Literary lovers in Halifax cheered with the rest of Canada on Monday night when Scotiabank Giller Prize was awarded to Madeleine Thien.
Thien won the $100,000 literary prize for her novel Do Not Say We Have Nothing. It tells the story of classical musicians honing their art during China’s Cultural Revolution and the 1989 Tiananmen Square protests.
Thien’s win was announced at the televised Giller gala in Toronto and screened live at the Halifax Scotiabank Giller Light Bash, one of seven official celebrations across the country.
Before the announcement, the crowded room at the Atlantica Hotel listened to a panel of six guests advocate for each of the short listed novels.
“She’s a master of her craft and embodies and surpasses what the Giller Prize was created for in Canadian literature,” said Jess Chisholm, a Halifax Public Libraries employee who spoke on behalf of Thien’s novel. “Do Not Say We Have Nothing is a touchstone for everyone who reads it and is shaken by what it accomplishes, stands for and bears witness to.”
Half of the panel members who were championing other nominees took time from their speeches to mention their admiration for Thien’s work.
“Thien is one of the true masters of the sentence,” said author and panelist Alexander MacLeod, who was nominated for the Giller in 2010 and served as a judge in 2015. “I don’t think it’s surprising that her book is the fan favourite.”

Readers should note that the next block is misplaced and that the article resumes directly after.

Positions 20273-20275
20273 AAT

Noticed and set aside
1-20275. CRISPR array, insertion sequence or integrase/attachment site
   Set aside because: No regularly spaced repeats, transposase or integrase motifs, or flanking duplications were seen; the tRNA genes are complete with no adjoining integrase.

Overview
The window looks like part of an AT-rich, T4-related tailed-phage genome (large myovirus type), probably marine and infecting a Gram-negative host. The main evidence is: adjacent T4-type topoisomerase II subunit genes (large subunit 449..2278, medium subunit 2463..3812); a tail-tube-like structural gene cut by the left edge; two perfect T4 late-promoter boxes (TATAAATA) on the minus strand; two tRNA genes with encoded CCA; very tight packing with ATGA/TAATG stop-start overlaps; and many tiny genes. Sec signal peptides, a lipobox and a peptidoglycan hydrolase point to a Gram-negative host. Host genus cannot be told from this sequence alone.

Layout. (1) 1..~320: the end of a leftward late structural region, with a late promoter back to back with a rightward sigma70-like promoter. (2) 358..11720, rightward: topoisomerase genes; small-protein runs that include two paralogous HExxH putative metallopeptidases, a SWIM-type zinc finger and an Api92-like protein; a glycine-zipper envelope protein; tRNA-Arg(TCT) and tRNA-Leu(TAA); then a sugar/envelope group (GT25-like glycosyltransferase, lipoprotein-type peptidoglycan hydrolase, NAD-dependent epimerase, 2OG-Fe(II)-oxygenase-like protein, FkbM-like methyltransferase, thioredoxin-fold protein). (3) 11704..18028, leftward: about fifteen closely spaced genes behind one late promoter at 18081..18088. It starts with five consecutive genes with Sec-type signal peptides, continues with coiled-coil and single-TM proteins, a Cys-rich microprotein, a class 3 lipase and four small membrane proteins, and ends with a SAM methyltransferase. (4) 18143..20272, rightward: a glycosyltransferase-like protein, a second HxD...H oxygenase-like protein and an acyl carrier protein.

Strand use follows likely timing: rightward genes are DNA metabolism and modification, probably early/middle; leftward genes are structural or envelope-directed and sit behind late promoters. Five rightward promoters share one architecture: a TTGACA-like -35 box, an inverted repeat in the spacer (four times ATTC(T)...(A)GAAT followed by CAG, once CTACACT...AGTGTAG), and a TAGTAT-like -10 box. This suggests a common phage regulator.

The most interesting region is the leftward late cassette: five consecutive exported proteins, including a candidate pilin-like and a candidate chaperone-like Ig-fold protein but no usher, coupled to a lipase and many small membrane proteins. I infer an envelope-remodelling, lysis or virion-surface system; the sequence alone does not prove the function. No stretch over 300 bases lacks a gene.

The Giller is the largest cash prize for fiction in the country. A jury of five Canadian and international authors read 161 books and select the winner from a competitive short list. The five runners-up each receive a prize of $10,000.
Do Not Say We Have Nothing also won the $25,000 2016 Governor General’s Award for fiction last month and earned Thien a nomination for the prestigious Man Booker Prize, an international English literary award based in the U.K.
Halifax Giller Light Bash organizer Carolyn Gillis has been part of the annual celebration since the beginning.
“When we started the bash five years ago, there were about 10 people there,” said Gillis in an interview. “This year we sold more than 150 tickets.”
The event is a fundraiser for the Halifax chapter of Frontier College. The national non-profit literacy organization runs programs to help adults and children with reading and writing skills.
“Frontier College is all about crossing borders; your life is one way before you cross the border and another way after,” said MacLeod during the panel. “Reading is one of those fundamental borders; once you cross it, you’re never the same afterward.”